Ten Steps To Undo Phil Jackson’s Damage To Knicks
The surge of elation that swept through New York City at the announcement of Phil Jackson's departure on Wednesday morning was well-earned, given the Zen Master's dismal and bumbling tenure as Knicks president. But it will also prove to be short-lived. Soon enough, the cleaning crews will be called in to sweep up the champagne-soaked confetti at the “Phil is gone!” victory parties and the franchise's bleak reality and future will become all-consuming again.
Bad management in the NBA can leave a stain that takes years to wash away. The Timberwolves fired David Kahn in 2013 and still haven't made the playoffs. The Kings made so many bad decisions for so many years in a row that they've all blurred together at this point, with no hope in sight. The Nets moved on from boom-or-bust Billy King last summer and are probably another three years from competing for a playoff spot. The Lakers are more than four painful and fruitless years removed from the death of legendary owner Dr. Jerry Buss, and they're only now beginning to be taken seriously by All-Star level free agents.
The Knicks have endured similar pain—winning just one playoff series total since 2001—and they're unquestionably headed for more of it. Jackson might be headed out the door, but his legacy of poor vision, poor decision-making, poor asset management, poor public relations skills, and poor interpersonal ability will linger on.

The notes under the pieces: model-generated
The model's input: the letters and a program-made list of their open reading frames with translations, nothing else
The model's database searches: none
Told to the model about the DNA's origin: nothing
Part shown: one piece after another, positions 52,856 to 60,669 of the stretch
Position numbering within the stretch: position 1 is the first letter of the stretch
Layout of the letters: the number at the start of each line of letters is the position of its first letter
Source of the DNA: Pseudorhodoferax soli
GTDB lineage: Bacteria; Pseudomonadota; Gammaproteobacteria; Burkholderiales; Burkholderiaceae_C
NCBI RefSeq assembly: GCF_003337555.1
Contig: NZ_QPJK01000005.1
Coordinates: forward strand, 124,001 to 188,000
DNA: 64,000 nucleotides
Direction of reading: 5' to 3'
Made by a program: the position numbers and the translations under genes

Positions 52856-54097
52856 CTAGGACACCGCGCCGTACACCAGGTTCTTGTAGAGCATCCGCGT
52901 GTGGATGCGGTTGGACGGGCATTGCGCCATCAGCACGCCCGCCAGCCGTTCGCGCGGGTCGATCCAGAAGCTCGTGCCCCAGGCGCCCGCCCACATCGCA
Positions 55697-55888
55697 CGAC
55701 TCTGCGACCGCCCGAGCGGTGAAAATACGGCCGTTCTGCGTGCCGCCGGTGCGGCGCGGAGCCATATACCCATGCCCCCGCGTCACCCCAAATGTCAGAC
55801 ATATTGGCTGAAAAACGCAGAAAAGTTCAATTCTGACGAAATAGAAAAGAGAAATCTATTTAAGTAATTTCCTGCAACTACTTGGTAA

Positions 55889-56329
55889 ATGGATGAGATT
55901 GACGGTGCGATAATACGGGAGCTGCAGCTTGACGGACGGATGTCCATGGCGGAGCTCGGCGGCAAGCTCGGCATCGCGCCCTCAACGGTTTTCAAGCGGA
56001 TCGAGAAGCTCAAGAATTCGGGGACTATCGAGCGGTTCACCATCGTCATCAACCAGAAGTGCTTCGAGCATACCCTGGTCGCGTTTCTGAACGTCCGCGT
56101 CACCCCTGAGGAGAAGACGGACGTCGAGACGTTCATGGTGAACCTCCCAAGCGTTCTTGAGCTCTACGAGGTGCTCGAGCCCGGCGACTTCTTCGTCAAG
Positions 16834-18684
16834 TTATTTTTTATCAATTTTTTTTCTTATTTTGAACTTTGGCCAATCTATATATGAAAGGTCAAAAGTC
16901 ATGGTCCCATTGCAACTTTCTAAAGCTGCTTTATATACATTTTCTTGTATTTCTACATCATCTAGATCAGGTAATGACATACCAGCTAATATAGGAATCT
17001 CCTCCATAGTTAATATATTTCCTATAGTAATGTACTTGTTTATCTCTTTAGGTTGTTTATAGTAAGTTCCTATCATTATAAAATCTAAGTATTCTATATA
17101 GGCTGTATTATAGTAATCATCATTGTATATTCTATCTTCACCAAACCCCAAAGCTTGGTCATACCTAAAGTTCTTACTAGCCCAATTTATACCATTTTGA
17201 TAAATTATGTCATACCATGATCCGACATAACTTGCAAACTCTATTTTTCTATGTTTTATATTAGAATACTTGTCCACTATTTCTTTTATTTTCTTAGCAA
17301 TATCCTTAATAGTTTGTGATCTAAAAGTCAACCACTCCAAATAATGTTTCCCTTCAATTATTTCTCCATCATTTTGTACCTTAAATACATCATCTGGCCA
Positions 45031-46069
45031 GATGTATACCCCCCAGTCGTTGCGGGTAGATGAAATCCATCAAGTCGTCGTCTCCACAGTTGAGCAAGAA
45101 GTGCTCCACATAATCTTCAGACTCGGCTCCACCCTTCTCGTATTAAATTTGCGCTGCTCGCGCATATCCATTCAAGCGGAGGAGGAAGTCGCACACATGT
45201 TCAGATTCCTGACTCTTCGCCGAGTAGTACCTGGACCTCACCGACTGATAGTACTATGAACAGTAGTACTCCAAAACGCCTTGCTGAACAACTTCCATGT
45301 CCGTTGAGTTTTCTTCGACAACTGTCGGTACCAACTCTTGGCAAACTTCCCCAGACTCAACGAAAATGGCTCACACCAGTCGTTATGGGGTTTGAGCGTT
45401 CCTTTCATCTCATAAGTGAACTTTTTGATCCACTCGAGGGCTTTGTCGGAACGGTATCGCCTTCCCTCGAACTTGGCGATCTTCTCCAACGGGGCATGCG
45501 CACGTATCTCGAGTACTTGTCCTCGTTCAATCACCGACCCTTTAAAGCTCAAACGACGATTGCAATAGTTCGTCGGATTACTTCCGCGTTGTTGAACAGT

No matter which executive follows Jackson—whether it's dream candidate Masai Ujiri or someone else—his primary job will be to undo Jackson's damage, to unwind his many failings and miscalculations. Let's examine how the next few months and years should unfold.
Jackson's flap with Kristaps Porzingis over his missed exit interview will go down as as the last straw in a series of perplexing maneuvers and as a symbol of the gap between management's old-school beliefs and the modern NBA's player-first reality. In Jackson's view, Porzingis's slap-in-the-face decision to bail at the end of the season was all that mattered, not the laundry list of critical missteps that surrounded it. Porzingis was forced to play for three coaches in two years, he was unnecessarily marginalized on offense, he was fed dated opinions about the value of his three-point shooting, he watched as Jackson publicly squabbled with Carmelo Anthony, and he saw preferred assistant coach Josh Longstaff let go.
This is no way to treat a garden-variety lottery pick, let alone a unicorn with the potential to be a top-five player once he hits his prime. Jackson's replacement must go to Porzingis with hat in hand, unconditionally apologizing for everything and pledging to put Porzingis first as New York turns its attention to the future. Porzingis and his family should be consulted on free-agency moves, possible trades and kept directly in the loop when it comes to Anthony. The Knicks have squandered Porzingis's first two years but they should enjoy seven more if they can move quickly to repair the damage.